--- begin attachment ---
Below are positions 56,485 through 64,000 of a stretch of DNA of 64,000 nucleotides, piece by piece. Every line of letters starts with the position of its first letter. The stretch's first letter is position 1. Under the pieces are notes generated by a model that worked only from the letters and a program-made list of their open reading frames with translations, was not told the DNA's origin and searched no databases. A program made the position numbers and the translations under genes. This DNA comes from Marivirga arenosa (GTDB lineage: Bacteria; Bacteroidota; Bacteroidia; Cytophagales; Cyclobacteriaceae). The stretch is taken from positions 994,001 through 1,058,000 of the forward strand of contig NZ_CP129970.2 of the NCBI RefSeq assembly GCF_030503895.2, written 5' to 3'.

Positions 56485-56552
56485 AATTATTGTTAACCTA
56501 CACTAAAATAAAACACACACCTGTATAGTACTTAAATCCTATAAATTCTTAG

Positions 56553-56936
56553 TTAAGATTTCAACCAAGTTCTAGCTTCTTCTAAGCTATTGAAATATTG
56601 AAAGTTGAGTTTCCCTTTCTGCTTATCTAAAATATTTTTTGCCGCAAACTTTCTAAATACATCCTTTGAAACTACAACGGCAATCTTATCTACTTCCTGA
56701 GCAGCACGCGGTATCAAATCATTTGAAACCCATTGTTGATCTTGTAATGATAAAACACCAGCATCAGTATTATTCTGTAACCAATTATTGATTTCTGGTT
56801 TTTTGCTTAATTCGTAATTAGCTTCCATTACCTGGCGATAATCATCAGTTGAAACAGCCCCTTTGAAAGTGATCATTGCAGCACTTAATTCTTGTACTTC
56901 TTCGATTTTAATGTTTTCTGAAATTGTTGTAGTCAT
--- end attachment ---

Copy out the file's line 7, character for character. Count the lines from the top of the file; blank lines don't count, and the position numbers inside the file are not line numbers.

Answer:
56601 AAAGTTGAGTTTCCCTTTCTGCTTATCTAAAATATTTTTTGCCGCAAACTTTCTAAATACATCCTTTGAAACTACAACGGCAATCTTATCTACTTCCTGA